Phil Rosenberg’s Montreal Expos uniform is steeped in sweat as he studies the crouching batter. On the line is his future.
My first workout was February 15th in Hollywood. That Sunday-afternoon outing around a high school track was torture. A quarter-mile was all I could manage. My lungs felt as though someone had lit a firecracker within them. I knew I needed to psyche myself up. The vision of my paunchy body waddling into a dressing room crammed with trim athletes bothered me no end.
I have the most regular digestive tract of anyone I know; it’s always in a cataclysmic state. Therefore it is of little surprise to me the morning of my professional baseball debut, March 27th, that I spend the dawn with palms flat down on my motel room’s toilet seat. I have just downed a breakfast of Rolaids, paregoric and Metamucil when the phone rings.It’s Jim Fanning, the Expos’ vice president of player development, who has consented to setting up my participation in spring training.
As I dress, my mind goes back to my youth. I once dreamed of getting to as high a baseball mountaintop as Triple A, Denver’s level. Growing up in a Polish neighborhood on Buffalo’s East Side, I would dedicate masses at St. John Gualbert Church for God to arrange it so I had a daily fix of horsehide.
Out on the playing field, soft-spoken Gebhard sees me eyeing the confusion of many diamonds and many players. “How are you doing?” he asks, his eyes narrowing.
Precisely at eleven, the Bears’ batting practice begins, and I hustle over to join freshman manager Felipe Alou. For the first time, I am in awe. Alou and his brothers, Matty and Jesus, were among my heroes growing up. I remember reading some seven-digit figure for how unlikely It was for three brothers to make the majors. Felipe’s 16-year career featured a respectable .286 lifetime average, and he helped lead the San Francisco Giants to the 1962 National League pennant.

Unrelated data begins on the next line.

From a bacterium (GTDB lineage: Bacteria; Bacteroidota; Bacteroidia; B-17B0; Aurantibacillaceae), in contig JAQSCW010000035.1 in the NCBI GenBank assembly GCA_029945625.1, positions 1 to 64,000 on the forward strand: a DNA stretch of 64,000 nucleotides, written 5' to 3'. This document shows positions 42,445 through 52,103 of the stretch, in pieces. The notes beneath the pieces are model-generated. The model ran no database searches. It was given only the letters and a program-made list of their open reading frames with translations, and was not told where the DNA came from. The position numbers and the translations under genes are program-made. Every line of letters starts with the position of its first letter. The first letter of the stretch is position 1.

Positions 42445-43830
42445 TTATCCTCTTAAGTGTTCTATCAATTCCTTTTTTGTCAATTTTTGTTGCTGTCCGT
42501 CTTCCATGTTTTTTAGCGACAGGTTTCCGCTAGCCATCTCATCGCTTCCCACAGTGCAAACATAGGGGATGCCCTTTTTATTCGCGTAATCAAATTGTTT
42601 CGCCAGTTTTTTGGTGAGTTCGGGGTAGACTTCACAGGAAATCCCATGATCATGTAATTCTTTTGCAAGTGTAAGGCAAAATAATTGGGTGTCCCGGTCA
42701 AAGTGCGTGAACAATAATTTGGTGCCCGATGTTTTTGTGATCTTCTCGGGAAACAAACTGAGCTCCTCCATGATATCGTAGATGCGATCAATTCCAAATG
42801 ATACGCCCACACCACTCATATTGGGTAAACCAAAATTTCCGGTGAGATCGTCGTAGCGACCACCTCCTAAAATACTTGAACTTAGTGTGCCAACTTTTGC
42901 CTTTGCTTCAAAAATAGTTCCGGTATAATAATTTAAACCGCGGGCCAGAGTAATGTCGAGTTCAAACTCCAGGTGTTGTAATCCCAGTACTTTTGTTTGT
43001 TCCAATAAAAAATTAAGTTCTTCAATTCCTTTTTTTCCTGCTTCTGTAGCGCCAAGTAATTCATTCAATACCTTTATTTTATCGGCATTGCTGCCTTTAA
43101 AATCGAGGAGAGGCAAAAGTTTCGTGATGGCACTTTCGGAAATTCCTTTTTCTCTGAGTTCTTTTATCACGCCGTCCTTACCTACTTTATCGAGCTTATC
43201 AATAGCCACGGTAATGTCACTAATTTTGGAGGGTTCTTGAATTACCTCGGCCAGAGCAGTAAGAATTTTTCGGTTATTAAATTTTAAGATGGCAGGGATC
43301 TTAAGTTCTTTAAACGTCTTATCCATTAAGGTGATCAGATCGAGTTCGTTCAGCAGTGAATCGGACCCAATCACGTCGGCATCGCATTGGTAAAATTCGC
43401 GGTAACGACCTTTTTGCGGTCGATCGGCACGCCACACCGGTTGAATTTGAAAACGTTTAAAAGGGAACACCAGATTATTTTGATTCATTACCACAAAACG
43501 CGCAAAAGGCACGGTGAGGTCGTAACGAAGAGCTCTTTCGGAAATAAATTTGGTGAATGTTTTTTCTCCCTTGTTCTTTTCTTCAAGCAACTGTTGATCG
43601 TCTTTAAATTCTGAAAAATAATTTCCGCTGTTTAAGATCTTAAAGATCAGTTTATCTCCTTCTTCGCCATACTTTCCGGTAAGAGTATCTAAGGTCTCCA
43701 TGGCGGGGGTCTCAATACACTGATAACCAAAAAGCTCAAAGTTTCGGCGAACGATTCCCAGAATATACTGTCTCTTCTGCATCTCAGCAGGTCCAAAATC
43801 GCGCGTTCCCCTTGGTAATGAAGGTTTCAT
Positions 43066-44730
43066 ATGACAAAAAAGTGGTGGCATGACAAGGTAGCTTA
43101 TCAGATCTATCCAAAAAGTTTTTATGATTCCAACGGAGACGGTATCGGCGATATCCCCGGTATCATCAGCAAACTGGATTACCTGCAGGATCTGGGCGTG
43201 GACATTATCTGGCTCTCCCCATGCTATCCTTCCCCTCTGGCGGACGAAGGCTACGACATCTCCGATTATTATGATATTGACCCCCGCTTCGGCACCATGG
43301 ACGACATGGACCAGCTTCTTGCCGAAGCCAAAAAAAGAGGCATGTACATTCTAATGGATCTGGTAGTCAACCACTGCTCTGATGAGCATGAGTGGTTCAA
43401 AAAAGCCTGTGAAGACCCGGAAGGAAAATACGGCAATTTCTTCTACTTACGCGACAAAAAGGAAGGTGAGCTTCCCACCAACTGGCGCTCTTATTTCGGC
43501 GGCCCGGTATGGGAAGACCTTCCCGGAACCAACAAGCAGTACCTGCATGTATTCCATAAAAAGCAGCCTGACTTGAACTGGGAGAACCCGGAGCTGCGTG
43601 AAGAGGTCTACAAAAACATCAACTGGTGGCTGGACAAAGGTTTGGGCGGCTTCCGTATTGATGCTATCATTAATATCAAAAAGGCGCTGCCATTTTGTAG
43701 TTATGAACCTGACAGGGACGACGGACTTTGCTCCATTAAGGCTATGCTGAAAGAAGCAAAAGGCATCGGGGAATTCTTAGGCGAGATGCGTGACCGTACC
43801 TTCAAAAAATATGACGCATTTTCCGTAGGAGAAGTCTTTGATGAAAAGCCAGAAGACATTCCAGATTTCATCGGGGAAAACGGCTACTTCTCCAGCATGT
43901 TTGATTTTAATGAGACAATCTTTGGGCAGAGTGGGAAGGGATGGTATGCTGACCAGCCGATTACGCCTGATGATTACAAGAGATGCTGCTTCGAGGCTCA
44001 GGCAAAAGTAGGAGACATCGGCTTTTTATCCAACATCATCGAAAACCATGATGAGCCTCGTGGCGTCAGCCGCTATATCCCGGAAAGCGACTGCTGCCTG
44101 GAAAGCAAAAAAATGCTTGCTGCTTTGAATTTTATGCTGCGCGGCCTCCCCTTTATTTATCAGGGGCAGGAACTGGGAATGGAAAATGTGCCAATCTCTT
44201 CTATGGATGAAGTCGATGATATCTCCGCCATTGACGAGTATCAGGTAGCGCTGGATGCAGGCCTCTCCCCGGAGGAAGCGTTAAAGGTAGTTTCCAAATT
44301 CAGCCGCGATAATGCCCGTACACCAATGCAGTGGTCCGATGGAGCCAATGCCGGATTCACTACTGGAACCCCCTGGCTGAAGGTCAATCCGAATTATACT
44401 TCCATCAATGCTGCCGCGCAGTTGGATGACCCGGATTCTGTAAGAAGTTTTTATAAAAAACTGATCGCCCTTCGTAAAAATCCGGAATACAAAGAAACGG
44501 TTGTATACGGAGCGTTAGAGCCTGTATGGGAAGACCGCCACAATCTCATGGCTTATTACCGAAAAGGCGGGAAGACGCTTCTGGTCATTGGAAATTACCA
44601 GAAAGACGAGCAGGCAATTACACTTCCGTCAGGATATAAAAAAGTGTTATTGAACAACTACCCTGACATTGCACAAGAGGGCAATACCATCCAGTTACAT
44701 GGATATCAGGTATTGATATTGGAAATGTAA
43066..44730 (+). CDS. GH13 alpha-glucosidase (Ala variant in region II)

Playing a little later in an exhibition game for the Class A Jamestown Expos against Montreal’s Class A West Palm Beach Expos, I am having trouble concentrating. My mind is still out there the inning before, when I’d booted that ground ball and stuck Rosenberg with two unearned runs.
With new determination I rejoin the Bears for theirgame against the Orlando Twins. Alou meets me as I lope over to the bench.”You’re leading off,” he says and ambles away to coach.
Back at the motel, I mosey inside a still-unmade room to see Phil Rosenberg. Also in the room is pitcher Joe Hesketh, who has known Rosenberg for five years. The two were once bulwarks of the University of Buffalo pitching staff, and both are hard-nosed, talented competitors. But Hesketh’s future is bright. Last year, his first as a pro, the Blasdell (NY) native, 22, had a 9-2 overall record for West Palm Beach and Memphis. Montreal thought so much of him that they invited him to their major league camp this year. Phil Rosenberg, on the other hand, is leaving camp.